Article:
20. Thanks for the info. I am using your site as a one-stop resource for advice on where to look for work--your reviews are very helpful, anmswering all the questions I could think to ask.

    Here is a query I haven't seen here: I am an American citizen living in Peru, making the transition very slowly to living here full-time. However, I have family that can act as a base address in the States for me to do business 'as an American' while pitching my writing services on elance or guru as an American in Peru. In other words--'perfect native English at south of the border prices'. I can afford to work for less living here.

    Do you know if I can apply for and complete jobs from out of Peru as long as I have an American address? Could I get an account suspension this way? In other words, are there other than tax reasons that foreigners can't work for these countries?

    Thanks for all the help you provide here.


  21. Hey Guys,

    Thanks for all the wonderful comments and encouragement. It's really been awesome watching a community grow around this blog over the last two years of posting. Peter, you bring up some excellent questions. First of all I applaud you for getting out of the country - the value of a freelance writing career is freedom of location, and you can live much better off a lot less elsewhere.

    First of all the caveat: I am NOT an expert in international writing, what the rules are for US based websites, etc. So I'm not saying the following is good advice at all, or should be followed, I'm just giving you my point of view.

    Often there are two sets of rules in life: the rules that are actually rules, and the "rules" that we impose on ourselves because what we're doing might "seem shady." The first set of rules should be followed. The second set should be ignored completely. If you have family in the U.S. or a U.S. address (or even can rent a post office box annually), then I personally see absolutely no problem in working for U.S. only sites. If the payments are all going to U.S. accounts that you can access from Peru, then what's the problem?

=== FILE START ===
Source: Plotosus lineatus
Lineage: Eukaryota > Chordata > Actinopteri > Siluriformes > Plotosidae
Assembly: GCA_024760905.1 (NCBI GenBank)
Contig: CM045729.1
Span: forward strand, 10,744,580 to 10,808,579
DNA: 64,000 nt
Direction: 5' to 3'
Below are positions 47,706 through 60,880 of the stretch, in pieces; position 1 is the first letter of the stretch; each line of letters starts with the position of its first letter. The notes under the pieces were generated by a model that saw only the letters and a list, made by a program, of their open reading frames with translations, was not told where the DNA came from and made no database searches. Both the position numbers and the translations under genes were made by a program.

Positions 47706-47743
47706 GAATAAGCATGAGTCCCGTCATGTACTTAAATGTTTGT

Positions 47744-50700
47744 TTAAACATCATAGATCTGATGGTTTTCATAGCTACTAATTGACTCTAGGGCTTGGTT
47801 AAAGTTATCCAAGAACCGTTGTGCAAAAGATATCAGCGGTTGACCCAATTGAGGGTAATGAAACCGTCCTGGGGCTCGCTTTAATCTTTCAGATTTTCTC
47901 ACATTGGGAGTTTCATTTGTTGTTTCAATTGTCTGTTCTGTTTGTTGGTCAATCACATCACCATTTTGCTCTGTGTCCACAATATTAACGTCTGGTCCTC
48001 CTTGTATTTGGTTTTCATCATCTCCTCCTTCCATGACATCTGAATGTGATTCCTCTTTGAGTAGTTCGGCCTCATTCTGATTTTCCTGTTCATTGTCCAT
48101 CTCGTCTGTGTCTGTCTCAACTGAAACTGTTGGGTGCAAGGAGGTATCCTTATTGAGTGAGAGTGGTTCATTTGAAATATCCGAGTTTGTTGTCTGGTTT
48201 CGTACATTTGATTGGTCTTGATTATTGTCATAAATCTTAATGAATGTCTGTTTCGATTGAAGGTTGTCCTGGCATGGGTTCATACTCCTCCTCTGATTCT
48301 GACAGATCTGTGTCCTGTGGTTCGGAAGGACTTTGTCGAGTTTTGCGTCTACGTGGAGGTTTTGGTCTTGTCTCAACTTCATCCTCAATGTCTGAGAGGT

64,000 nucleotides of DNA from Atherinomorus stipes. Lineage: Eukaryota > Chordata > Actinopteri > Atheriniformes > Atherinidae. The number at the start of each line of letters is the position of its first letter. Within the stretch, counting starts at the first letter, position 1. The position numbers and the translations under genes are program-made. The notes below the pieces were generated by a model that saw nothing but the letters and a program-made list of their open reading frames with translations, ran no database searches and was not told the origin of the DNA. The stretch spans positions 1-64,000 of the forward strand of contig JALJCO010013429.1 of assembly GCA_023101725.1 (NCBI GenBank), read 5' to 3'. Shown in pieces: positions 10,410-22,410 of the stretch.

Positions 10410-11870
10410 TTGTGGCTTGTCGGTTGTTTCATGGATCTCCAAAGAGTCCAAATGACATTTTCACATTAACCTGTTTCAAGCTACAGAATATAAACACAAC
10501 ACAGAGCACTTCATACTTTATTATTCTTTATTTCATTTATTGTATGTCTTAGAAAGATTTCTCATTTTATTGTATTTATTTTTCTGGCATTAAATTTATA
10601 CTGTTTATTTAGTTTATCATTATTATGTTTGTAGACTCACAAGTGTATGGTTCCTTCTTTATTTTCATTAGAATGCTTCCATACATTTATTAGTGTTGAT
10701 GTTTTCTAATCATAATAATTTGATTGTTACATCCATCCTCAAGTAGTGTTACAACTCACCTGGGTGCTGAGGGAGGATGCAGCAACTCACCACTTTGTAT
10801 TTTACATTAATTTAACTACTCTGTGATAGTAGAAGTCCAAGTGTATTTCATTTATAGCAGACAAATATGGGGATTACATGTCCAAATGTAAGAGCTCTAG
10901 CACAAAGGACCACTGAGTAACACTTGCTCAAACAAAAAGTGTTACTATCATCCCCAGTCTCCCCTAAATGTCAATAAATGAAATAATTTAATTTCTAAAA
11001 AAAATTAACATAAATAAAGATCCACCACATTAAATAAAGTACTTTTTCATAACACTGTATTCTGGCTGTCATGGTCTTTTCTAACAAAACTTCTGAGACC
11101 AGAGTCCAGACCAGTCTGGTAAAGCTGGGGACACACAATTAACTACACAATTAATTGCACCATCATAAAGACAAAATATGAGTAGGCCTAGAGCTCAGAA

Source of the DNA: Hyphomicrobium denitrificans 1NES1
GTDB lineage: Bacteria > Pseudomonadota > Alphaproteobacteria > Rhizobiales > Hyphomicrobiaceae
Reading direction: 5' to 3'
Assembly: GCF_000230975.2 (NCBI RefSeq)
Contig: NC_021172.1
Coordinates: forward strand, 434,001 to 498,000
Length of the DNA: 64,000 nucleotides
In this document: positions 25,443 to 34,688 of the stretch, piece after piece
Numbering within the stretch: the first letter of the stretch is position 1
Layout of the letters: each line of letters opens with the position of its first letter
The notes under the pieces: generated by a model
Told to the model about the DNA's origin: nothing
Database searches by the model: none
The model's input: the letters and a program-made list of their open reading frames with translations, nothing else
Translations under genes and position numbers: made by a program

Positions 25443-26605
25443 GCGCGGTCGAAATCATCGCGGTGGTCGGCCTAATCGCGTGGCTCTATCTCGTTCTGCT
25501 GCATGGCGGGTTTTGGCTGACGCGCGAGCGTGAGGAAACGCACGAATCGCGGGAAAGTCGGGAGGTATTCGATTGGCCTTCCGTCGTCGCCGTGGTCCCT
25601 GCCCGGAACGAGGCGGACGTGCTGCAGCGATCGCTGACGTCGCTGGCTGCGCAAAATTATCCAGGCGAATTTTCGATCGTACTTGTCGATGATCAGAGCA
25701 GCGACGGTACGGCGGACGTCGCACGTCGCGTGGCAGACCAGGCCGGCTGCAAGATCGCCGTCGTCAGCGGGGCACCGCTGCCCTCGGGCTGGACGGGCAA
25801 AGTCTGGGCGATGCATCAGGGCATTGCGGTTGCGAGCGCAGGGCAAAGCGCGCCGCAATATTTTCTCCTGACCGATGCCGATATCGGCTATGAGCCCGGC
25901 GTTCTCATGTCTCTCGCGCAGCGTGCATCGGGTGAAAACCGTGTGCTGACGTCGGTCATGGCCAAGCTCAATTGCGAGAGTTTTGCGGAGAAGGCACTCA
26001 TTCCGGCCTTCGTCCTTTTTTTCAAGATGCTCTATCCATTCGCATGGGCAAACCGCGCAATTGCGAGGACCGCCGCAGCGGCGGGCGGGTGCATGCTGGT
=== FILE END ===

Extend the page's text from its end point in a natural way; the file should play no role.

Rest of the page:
If you have an American address, use it. There's no point in handicapping yourself. As far as account suspension, it depends on one website to another. But if it's one like Demand Studios, if they don't allow international writers and you're living in Peru, then what's the difference if your account is suspended or you don't work for them at all? Either way you don't get paid so I'm not sure you have any risk.

    The other thing to look at is AdSense and Amazon share revenue sites like HubPages, Xomba, and InfoBarrel where you can write to earn AdSense and Amazon commission and they just don't care about location. I also have a recent blog post on finding private clients, and they don't care where you are in the world as long as you get the work done. In fact, being in Peru might help you because they'll see if you'll write 500 word articles for $10 each instead of the $18-20 I'm going to charge them :)

    Hope that helps. If you have any other questions feel free to ask, and I hope this helps.

  22. Hello. Thanks for all your wonderful advice. I am a middle-aged, rookie writer. I started writing for DMS in March of this year. Prior to that, I did mostly secretarial work. I love to write, but I struggle with most of the articles I do, so consequently I haven't been able to make a living at it. Do you have any advice for streamlining the process? Thanks :)

  23. Hi Clare,